World War II Navajo Code Talker Dies

George Smith, a Navajo code talker who helped the US military outsmart the Japanese during World War II, passed away Tuesday.

Ben Shelly, president of the Navajo nation, posted the sad news on his Facebook page. He wrote:

“I have ordered the Navajo Nation Flag to be flown at half-staff from Wednesday, Oct. 31 through sundown Nov. 4 to commemorate the life of Navajo Code Talker George Smith who passed away Tuesday.

“This news has saddened me. Our Navajo Code Talkers have been real life heroes to generations of Navajo people. They have brought pride to our Navajo people in so many ways. The Nation’s prayers and thoughts are with the family at this time as they mourn the passing of a great family man who served his country and protected his people.”

Smith died at the Gallup Indian Medical Center in Gallup, New Mexico. He was 90.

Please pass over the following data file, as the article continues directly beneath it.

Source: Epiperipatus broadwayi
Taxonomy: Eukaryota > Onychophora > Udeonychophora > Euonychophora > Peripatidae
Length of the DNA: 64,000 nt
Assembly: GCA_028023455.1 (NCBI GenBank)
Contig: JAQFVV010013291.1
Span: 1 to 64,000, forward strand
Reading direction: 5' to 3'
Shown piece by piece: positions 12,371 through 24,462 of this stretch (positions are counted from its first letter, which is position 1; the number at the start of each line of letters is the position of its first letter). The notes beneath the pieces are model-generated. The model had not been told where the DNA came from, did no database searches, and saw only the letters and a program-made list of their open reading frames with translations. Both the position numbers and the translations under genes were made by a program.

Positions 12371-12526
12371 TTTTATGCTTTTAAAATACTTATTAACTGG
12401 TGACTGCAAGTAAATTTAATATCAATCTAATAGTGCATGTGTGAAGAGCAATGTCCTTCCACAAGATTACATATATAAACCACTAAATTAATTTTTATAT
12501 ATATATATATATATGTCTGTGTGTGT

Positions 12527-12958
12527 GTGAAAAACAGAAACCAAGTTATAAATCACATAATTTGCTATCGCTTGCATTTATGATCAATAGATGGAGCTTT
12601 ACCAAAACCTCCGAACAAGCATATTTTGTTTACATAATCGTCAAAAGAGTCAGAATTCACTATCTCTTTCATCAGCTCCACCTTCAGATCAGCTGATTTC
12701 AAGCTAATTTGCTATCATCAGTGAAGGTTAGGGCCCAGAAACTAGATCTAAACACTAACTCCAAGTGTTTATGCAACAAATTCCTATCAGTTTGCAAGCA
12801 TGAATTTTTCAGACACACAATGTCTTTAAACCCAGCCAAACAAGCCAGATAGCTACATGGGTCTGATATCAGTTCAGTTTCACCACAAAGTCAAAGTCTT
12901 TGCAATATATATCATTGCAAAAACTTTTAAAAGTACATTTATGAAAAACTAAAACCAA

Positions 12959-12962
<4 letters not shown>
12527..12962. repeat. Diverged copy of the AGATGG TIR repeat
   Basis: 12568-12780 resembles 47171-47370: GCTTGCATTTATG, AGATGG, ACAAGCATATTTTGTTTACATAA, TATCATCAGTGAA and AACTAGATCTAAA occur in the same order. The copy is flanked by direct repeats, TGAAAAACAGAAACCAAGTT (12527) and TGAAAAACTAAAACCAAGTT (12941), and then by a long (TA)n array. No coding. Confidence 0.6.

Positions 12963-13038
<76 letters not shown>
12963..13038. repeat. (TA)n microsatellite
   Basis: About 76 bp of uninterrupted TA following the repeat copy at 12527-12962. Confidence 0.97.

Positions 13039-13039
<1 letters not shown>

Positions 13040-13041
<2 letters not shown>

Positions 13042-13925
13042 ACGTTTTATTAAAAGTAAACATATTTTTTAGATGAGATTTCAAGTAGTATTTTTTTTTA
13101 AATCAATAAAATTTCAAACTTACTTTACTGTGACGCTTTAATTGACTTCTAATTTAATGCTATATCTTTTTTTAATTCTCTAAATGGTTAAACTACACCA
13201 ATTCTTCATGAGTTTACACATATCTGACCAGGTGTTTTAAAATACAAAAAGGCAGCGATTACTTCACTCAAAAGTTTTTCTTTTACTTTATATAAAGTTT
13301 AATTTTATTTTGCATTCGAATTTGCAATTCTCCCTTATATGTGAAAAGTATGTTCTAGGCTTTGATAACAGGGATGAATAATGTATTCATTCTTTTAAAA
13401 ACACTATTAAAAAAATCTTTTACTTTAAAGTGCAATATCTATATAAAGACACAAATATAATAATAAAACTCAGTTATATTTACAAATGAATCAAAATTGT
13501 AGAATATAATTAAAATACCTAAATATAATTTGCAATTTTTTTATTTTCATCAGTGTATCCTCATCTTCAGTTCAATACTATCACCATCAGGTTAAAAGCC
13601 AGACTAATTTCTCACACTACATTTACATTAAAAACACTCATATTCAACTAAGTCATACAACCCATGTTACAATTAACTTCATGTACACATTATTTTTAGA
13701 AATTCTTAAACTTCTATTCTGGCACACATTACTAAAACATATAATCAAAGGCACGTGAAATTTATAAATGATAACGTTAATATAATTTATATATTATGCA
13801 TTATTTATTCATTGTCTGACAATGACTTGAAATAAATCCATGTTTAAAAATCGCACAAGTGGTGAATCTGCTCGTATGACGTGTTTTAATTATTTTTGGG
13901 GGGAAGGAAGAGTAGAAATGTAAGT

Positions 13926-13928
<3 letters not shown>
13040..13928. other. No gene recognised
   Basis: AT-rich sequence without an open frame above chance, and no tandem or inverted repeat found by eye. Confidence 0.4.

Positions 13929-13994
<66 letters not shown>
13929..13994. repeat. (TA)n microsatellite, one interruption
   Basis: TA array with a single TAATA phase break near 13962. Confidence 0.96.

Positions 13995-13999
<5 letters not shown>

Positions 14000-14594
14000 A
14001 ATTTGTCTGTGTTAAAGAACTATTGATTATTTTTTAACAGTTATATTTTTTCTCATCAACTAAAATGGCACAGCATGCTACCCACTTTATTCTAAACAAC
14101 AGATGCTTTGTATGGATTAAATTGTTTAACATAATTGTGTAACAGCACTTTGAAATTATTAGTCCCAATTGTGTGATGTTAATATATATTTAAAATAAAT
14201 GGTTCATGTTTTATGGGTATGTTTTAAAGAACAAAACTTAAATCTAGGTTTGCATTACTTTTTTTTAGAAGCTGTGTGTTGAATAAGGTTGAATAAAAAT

Smith enlisted in the Marine Corps in 1943. He rose to the rank of corporal and participated in battles at Siapan, Ryukyu, and Tinian Islands. He also served in Okinawa. He received the Victory Medal as well as the Congressional Silver Medal.

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Smith’s daughter, Julie Livingston, said her father never boasted about his service to the United States.

Hundreds of Navajo served as code talkers during the war, helping the United States send messages using a communications code based on their language. The military chose Navajo because it was nearly impossible for a non-Navajo to learn the language, which has no written form. It was the only code the Japanese were unable to crack, and the relayed messages were especially crucial during battles such as Iwo Jima.

Navajo code talkers, who participated in every US Marines assault in the Pacific from 1942 to 1945, were forbidden from talking about the code until it was declassified in 1968. Only four code talkers remain.